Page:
A primary concern for air operators, airport authorities, and air traffic control is maintaining safe aeroplane operations during all types of weather conditions. This is important for the passengers we collectively serve, since there is an ever-increasing expectation that weather should not disrupt our travelling plans. Whilst this is progressively more achievable with modern technology and procedures, we must also learn from lessons of the past. The Clean Aircraft Concept came to be from many lessons over the years that help us continue to operate safely when faced with a little inclement weather!
The Effects of Ice
The effects of ice on an aeroplane are wide-ranging, unpredictable, and potentially extremely hazardous. All aeroplanes are designed to fly ‘clean’. Crucially, take-off performance is based upon clean aeroplane surfaces and the predictable effects of airflow over clean wings. When an aircraft is parked at a gate for even a short period of time, common winter-related environmental conditions can lead to the build-up of ice and snow on wings, the fuselage, engine nacelles, control surfaces and so on, with potentially hazardous consequences. Wind tunnel and flight tests demonstrate that ice, frost or snow formations on the leading edge and upper surface of a wing can reduce wing lift by as much as 30 per cent and increase drag by up to 40 per cent (dependent on aerofoil shape, contaminant thickness, surface roughness, etc.).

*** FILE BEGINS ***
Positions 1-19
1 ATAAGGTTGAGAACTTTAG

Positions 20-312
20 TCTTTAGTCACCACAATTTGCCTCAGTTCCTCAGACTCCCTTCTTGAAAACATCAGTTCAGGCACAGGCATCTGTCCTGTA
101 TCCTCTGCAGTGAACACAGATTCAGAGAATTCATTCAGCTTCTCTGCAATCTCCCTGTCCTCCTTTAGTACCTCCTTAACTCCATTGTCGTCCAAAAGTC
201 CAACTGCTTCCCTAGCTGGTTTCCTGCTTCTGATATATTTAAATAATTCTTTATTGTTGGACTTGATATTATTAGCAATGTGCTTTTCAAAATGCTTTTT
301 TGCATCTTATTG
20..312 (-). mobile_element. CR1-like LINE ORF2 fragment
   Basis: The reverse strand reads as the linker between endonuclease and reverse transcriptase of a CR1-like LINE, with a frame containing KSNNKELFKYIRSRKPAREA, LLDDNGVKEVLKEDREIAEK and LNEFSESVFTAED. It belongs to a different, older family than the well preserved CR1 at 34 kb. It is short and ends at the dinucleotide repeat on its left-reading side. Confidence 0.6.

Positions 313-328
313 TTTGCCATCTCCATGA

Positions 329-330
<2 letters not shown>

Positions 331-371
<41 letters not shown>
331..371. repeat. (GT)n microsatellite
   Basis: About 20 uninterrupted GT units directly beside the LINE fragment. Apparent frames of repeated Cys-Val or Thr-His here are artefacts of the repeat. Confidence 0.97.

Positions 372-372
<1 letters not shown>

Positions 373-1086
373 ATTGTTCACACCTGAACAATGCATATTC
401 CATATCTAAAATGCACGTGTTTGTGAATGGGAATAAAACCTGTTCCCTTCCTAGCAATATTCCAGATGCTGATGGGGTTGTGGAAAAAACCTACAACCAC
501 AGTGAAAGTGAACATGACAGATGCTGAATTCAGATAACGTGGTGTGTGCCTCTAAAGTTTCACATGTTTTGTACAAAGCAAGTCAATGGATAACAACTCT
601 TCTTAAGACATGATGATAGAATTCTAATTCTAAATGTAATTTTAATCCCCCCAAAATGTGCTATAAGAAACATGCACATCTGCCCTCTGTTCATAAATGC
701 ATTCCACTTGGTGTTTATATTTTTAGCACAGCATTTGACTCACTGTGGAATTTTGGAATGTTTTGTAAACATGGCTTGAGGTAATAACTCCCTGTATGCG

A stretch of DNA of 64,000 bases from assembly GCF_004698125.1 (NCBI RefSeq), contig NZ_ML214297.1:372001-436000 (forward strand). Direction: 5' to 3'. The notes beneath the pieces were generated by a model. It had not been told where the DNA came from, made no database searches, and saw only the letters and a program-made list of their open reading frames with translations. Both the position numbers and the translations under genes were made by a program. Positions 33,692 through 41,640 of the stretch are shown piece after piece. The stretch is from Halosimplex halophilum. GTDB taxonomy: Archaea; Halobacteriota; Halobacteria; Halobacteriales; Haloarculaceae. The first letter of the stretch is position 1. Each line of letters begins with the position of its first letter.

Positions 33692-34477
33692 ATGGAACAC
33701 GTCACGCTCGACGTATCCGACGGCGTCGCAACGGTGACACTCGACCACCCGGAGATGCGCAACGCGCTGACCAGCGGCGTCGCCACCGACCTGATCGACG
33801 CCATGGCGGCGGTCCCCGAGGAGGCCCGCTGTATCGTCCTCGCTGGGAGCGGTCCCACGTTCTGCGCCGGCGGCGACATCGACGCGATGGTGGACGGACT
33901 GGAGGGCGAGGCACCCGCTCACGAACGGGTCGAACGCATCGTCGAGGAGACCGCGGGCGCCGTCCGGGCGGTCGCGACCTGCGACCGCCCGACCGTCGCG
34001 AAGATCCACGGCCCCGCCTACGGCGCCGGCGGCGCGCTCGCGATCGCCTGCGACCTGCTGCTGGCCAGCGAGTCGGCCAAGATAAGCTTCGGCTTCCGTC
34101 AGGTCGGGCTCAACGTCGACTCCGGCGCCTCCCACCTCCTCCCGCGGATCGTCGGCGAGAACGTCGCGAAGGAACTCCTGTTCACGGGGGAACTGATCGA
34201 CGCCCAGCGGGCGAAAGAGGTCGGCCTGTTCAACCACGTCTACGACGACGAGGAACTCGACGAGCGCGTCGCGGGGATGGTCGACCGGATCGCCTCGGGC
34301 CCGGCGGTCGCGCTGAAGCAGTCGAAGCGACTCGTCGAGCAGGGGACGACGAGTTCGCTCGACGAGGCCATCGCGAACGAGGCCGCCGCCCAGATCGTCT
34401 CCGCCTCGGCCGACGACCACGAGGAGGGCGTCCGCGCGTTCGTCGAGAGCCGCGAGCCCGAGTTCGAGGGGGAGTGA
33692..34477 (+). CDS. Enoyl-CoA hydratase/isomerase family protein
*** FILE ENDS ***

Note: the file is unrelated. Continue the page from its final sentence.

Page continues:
These kinds of contamination will significantly alter aeroplane flight dynamics, with increased weight, increased stall speed, and reduced stability and control, with potentially severe roll problems caused by uneven lift across the wings, or abnormal pitch characteristics during take-off rotation and initial climb. Ice that forms on pitot tubes and static ports or on the angle of attack vanes may give false airspeed, angle of attack and engine power information for air data systems. Ice may also break free during take-off and be ingested by engines, causing damage to fan and compressor blades.
Lessons of the Past
A review of historical aeroplane accidents in the air transportation industry reveals that a substantial number of accidents are related to winter operations, with frost, snow or ice adhering to critical surfaces of the aeroplane before take-off. The cause of the Air Florida Flight 90 accident in January 1982 where a Boeing 737 crashed into the Potomac River after departing from Washington National Airport, was directly attributed to improper de-icing procedures on the ground that led to insufficient lift and significant handling difficulties during take-off. This was also the case for the USAir Flight 405 accident from LaGuardia Airport in March 1992, and the Air Ontario Flight 1363 accident from Dryden Regional Airport in March 1989, both of which involved Fokker F28 aircraft.